— Donald J. Trump (@realDonaldTrump) January 30, 2019
France, one of the remaining parties in the Iran deal, condemned the attempted satellite launch and urged Iran to discontinue all ballistic missile tests, which violate U.N. resolutions.
Iran had overcome initial problems in producing jet engines for cruise missiles and could now manufacture a full range of the weapons, according to Amirali Hajizadeh, head of the Revolutionary Guard’s aerospace division.
The Defense Ministry’s website carried an undated video purportedly showing the Hoveizeh being test-fired from a mobile launcher. It quoted Hatami as saying the missile had successfully hit targets at a distance of 745 miles.
Since agreeing to a 2015 nuclear deal with world powers, Iran has expanded its missile program despite warnings from the United States. Washington asserts that some of the tests and weapons, including the satellite vehicle, are in violation of a U.N. Security Council resolution that enshrined the Iran nuclear deal. The resolution called upon Tehran to refrain for up to eight years from work on ballistic missiles designed to deliver nuclear weapons.
Iran said its missile tests aren’t in violation of the resolution, and denies its missiles are capable of carrying nuclear warheads.
On Jan. 15, Iran’s atomic energy chief said that the Islamic regime has stockpiles of uranium enriched to 20 percent purity, a level that’s far above the 3.67 percent the Islamic regime agreed to not surpass as part of the Iran deal.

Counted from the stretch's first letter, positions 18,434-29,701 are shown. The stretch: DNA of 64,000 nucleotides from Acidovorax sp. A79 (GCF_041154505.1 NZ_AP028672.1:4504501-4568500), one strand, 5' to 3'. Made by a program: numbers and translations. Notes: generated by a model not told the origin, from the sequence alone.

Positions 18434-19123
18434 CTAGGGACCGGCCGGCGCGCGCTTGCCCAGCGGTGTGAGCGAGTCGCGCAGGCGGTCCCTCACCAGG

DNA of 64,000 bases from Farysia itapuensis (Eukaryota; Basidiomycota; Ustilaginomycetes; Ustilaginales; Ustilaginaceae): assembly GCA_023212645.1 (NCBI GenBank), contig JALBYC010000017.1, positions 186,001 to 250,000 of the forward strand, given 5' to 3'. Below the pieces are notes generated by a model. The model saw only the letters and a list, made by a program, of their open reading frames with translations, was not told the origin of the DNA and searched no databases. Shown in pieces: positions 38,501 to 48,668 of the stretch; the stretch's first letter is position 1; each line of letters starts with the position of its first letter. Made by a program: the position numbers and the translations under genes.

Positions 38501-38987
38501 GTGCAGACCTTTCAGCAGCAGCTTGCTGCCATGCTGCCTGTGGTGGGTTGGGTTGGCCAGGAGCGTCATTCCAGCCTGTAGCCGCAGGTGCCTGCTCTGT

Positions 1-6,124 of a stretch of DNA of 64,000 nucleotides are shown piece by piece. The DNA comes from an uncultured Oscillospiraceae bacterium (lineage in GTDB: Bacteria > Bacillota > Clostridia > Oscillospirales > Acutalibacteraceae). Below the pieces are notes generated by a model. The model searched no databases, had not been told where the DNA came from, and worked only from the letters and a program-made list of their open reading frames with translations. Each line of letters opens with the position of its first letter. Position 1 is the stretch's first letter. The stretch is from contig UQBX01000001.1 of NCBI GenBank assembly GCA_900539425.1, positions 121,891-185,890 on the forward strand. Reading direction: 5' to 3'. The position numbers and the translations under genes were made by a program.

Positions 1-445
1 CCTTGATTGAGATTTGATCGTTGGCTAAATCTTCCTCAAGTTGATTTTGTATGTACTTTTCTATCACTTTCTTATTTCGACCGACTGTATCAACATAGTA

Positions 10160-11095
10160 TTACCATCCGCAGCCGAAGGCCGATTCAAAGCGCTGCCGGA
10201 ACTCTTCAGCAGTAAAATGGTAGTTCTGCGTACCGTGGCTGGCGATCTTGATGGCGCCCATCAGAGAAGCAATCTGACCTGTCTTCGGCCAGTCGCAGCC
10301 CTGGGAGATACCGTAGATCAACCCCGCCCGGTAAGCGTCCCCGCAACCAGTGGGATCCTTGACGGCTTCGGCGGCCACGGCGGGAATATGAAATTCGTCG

Ali Salehi, head of the Atomic Energy Organization of Iran, told Fars, a semiofficial news agency, that Iran could produce more 20 percent uranium on a four-day notice.
On Jan. 8, the European Union imposed the first set of sanctions on Iran since some of its members signed onto the Iran nuclear deal. The measure froze the assets of an Iranian intelligence unit and two of its staff. On the same day, the Netherlands accused Iran of two killings on its soil and joined France and Denmark in alleging Tehran plotted other attacks in Europe.
France said last month it was ready to impose further sanctions on Iran if no progress was made in talks about the missiles.
Brig. Gen. Hossein Salami, deputy head of the elite Revolutionary Guard, again rejected any talks on Iran’s missile program, in response to a demand raised by France and other European countries, according to Fars.
Salami said Iran’s decision to limit the range and the number of its ballistic missiles is based on its current strategy, which could change based on circumstances.
“If today, the Europeans or others try to plot and pursue Iran’s missile disarmament, then we will be forced to resort to a strategic leap,” Fars cited Salami as saying, an apparent threat that Iran may seek to boost the range or the number of the missiles.
Epoch Times reporter Petr Svab contributed to this report. Reuters and The Associated Press contributed to this report.